London Calling – The case of Skansen and UK Jurisdictional Reach for Corporate Bribery

The is a guest blog post by Nick Johnson, Q.C., from Exchange Chambers & Bright Line Law, London.

Southwark Crown Court is a designated centre for many of the UK’s serious fraud and white-collar crime jury trials. It is a drab building in a stunning location. There’s a spectacular view of Tower Bridge and the Tower of London over the river, obscured only by HMS Belfast, a WWII cruiser permanently moored as a museum and which, last Christmas, flew the Canadian flag in tribute to the participation of the Royal Canadian Navy in the Battle of North Cape. Hundreds of Canadian sailors served on British ships in the north, including eighty on the Belfast.

As the Maple Leaf flew, I acted for the MD of Skansen Interiors Ltd, a London based fit-out and refurbishment contractor, in a bribery case which concluded last April. The company itself and two of its directors faced charges under the Bribery Act 2010 (“UKBA”), relating to making improper payments in order to secure contracts for two City of London office refurbishments worth about £6m.

The case was a legal first in the UK in that the company, despite having carried out an internal investigation and self-reported to the UK National Crime Agency, then faced a Section 7 UKBA prosecution before a jury in the Crown Court. Section 7 has an unusually wide reach. A company itself is guilty of a criminal offence where a person associated with it bribed another, even where management might be completely unaware of the bribe. It is a rare form of corporate criminal strict liability, subject to a defence where the company can prove, on a balance of probabilities, that it had in place adequate procedures to prevent such conduct. Of course, the legislation is aimed at compelling a change in corporate culture when it comes to effective anti-bribery measures. Quite apart from the interesting questions the case posed as to what may amount to “adequate procedures” and why it was that an entirely co-operative company was not offered a UK Deferred Prosecution Agreement, the focus upon the Section 7 requirements was a clear reminder of how even a non-UK corporate could well end up in a UK criminal dock.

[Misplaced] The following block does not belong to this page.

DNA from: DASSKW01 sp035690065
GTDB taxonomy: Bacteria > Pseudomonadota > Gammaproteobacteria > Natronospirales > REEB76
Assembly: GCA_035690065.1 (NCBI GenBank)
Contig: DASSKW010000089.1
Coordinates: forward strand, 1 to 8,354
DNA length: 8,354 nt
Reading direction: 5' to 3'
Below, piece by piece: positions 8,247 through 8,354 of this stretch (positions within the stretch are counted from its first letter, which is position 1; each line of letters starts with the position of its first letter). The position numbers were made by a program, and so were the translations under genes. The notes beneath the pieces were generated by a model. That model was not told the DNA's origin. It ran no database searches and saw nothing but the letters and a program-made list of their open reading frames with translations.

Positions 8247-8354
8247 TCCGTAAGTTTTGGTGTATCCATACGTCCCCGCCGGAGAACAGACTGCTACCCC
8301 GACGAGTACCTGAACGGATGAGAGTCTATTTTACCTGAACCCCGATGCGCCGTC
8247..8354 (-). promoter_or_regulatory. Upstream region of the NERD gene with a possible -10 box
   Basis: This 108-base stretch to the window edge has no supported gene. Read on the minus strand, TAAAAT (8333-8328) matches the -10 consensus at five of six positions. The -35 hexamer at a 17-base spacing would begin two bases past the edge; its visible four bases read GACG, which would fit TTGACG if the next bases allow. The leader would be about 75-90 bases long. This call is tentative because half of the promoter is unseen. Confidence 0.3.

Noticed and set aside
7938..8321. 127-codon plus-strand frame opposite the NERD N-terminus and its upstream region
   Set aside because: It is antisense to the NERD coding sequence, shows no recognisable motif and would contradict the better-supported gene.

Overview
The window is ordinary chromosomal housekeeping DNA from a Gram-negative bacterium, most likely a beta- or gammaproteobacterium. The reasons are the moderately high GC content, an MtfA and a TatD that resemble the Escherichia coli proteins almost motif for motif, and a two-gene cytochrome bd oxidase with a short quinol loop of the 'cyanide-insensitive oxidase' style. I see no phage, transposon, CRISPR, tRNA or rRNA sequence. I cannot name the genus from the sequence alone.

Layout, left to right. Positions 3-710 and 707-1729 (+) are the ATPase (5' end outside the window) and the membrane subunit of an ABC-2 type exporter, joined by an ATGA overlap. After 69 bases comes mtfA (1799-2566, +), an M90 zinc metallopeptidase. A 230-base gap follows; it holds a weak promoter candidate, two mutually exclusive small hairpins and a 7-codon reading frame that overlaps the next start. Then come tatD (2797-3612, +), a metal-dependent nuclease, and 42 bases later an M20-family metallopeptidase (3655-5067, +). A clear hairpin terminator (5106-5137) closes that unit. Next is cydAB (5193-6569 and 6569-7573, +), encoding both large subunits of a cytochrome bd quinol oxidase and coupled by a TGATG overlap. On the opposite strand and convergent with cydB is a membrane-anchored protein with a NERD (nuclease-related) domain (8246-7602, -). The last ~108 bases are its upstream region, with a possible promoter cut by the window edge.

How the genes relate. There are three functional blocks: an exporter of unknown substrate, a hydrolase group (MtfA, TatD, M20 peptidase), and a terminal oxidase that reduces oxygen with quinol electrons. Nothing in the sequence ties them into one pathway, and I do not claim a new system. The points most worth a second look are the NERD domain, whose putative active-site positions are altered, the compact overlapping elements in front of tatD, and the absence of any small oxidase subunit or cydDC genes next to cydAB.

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Training Executives On Anti-Corruption Laws – Best Practices

This week, White Collar Post features a guest post from internationally known compliance and anti-corruption expert Marc Y. Tassé.

Good strategists manage uncertainty by playing the probabilities, but too many executives use wishful thinking when it comes to anti-corruption compliance. Playing the probabilities means understanding the odds of success. Just 1 in 12 companies manages to Mitigate Reputational Risk Exposure resulting from non-compliance and therefore this result in a High Level of Reputational Risk Exposure.

Non-compliance seriously increases risk and liability; depreciates M&A and joint venture value; potentially damages the brand; undermines and reduces trust and confidence; increases the potential for prosecution; and threatens sustainability. Executives must be pro-active and continuously diligent in their efforts to mitigate individual and organizational risks.